The lesson of Festinger et al’s 1954 study for our own time is that when people encounter information which contradicts their view of reality, many will adjust their thinking to logically accommodate what has happened. But those with stronger convictions will do the exact opposite, entertaining even the most far-fetched ideas to preserve some semblance of their original beliefs.

According to cognitive dissonance theory, it should come as no surprise that large numbers of city dwellers — the bluest of all Americans, according to polls — should react to the seeming failure of left-wing social programs by becoming even more progressive. In the case of crime, what might seem to someone from a small town in Iowa like an obvious reason to enforce existing law becomes for the urban liberal a reason to identify even more closely with the “plight” of those “involuntarily reduced” to wrongdoing. Or in the case of K-12 education, declining test scores are not a reason to raise academic standards, but to decry such solutions as “white propaganda” and to focus instead on teaching schoolchildren about racial and gender inequities.

The good news about this psychological explanation for urban decay is that it does offer some hope for an eventual reversal. It tells us that those city dwellers who continue to vote for increasingly irrational policies are doing so, not (as they say) because of a progressive vision they claim to be drawn to, but because of what they are trying to escape: growing evidence that their political beliefs are untrue or unsustainable.

And the more extreme the ideology which urban voters must adopt to justify once-favored social policies, the fewer who will be able to keep doing so over the long run. The dwindling number of those who can simply end up becoming isolated and less influential.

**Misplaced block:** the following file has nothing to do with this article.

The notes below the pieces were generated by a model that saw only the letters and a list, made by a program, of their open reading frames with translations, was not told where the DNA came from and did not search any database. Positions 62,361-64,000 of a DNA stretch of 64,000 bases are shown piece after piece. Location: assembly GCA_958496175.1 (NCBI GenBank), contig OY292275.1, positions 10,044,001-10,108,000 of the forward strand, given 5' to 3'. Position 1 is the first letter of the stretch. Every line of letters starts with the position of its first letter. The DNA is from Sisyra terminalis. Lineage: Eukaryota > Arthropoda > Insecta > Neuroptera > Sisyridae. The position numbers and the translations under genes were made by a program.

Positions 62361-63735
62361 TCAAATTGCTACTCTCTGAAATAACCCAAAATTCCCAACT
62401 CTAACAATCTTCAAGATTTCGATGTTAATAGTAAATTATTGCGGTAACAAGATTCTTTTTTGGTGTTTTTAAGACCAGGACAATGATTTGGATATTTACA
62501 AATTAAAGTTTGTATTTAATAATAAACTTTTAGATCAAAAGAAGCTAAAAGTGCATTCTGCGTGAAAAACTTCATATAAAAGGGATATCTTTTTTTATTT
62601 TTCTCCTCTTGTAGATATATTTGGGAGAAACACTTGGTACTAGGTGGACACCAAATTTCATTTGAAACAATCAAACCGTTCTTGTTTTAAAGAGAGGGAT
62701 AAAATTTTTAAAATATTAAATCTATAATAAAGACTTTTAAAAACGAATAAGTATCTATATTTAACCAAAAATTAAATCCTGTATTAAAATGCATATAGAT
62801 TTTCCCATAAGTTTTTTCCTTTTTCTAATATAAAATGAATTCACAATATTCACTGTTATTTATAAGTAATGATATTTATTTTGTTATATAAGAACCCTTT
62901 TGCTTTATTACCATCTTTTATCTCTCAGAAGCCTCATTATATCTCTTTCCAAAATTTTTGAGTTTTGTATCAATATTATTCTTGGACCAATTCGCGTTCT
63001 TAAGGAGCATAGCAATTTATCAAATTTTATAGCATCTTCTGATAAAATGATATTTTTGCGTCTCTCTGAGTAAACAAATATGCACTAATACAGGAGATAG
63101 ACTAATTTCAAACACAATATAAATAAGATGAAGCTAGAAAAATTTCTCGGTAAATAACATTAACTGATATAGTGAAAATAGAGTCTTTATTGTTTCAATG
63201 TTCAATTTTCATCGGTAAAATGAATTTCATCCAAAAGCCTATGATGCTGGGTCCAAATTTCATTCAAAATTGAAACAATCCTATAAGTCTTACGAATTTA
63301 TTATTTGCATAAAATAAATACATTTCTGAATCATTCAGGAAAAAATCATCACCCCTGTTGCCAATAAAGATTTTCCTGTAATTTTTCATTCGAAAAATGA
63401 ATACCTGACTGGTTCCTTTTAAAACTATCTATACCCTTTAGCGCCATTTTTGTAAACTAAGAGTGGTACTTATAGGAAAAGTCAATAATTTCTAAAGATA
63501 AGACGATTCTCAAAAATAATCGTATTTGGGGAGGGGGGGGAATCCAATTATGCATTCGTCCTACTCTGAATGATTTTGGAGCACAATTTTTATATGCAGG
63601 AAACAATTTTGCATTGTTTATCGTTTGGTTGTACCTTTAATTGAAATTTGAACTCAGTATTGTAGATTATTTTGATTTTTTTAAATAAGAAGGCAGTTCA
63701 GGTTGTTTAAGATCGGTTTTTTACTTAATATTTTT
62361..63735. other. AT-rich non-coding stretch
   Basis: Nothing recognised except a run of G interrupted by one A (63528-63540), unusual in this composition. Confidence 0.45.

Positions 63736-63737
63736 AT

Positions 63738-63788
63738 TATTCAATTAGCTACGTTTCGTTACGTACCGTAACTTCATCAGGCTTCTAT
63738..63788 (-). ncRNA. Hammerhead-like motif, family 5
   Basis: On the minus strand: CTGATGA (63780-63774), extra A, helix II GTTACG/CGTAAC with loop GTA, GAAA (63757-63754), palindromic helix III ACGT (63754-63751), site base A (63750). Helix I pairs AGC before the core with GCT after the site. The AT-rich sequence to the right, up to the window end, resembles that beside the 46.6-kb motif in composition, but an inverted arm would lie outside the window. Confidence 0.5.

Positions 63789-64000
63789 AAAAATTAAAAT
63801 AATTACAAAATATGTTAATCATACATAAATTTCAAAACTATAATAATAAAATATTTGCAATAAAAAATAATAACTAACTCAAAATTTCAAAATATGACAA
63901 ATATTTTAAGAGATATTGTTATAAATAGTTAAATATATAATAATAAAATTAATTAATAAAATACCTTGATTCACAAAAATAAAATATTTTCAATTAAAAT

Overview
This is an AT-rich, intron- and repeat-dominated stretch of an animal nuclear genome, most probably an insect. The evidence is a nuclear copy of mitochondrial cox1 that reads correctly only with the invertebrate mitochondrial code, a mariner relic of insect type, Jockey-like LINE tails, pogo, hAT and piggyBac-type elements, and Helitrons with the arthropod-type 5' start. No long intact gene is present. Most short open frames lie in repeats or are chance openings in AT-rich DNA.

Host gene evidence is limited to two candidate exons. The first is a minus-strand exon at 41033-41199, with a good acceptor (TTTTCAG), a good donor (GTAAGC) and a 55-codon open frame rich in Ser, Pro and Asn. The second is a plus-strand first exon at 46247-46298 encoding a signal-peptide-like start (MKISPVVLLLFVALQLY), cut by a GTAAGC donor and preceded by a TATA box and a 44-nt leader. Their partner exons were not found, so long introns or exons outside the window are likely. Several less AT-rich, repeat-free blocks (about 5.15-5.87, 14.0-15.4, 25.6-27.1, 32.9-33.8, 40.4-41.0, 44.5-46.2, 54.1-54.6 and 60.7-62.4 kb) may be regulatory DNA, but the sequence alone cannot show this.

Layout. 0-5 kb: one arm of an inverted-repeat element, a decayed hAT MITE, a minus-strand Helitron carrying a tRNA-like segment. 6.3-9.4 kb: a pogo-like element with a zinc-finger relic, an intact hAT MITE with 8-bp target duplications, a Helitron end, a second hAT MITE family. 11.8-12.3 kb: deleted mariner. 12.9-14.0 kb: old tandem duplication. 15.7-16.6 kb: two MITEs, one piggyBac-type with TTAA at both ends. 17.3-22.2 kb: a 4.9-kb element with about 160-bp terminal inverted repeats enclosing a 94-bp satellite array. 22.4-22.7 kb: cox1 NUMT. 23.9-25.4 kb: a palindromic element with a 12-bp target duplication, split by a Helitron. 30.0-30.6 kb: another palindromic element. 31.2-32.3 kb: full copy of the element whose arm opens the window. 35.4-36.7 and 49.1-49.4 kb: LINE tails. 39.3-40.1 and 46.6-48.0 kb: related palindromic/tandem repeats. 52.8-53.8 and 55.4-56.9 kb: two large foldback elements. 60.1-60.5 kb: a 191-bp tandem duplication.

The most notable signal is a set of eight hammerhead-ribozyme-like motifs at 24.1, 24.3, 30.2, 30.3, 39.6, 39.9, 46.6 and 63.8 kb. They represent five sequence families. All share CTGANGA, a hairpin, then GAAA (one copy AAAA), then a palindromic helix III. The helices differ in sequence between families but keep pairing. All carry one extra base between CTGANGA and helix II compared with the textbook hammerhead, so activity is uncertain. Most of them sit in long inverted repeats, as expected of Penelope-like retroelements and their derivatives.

The bad news about this outcome is that, while inevitable, it can take a lot of time, especially if many city voters are affluent enough to shield themselves from the consequences of bad policymaking. Or if they work for any of the misguided government agencies which are contributing to their city’s decline. As the early twentieth-century writer Upton Sinclair famously observed, it is more “difficult to get a man to understand something, when his salary depends on his not understanding it.”

The only thing that can accelerate the decline of urban progressivism, according to cognitive dissonance theory, is some event that invites outside intervention. If, for example, the exodus of a city’s more sensible residents combined with deteriorating business conditions were to create a financial crisis. That is when the state or federal officials could step in with bridge loans conditioned upon the city adopting fewer progressive policies.

Left-wing voters would undoubtedly complain that they are being forced to accept “unconscionable,” “inhumane,” and “racist” programs in return for a bailout, just as many New Yorkers did when both the state and Congress helped the Big Apple through its 1975 fiscal crisis. But what these same voters will never admit — indeed, what they likely will never let themselves realize — is that they have been given the gift of being able to say that their progressive ideas “could have worked, if only they had been given enough time to.”

They can keep their ideology, in other words, without having to self-destructively implement it.